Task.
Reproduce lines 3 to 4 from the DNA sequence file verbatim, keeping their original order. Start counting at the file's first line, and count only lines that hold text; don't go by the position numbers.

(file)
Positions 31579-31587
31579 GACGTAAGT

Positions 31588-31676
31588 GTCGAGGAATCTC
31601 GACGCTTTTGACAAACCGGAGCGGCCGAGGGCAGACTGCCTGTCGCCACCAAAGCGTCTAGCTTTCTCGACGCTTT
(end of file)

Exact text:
Positions 31588-31676
31588 GTCGAGGAATCTC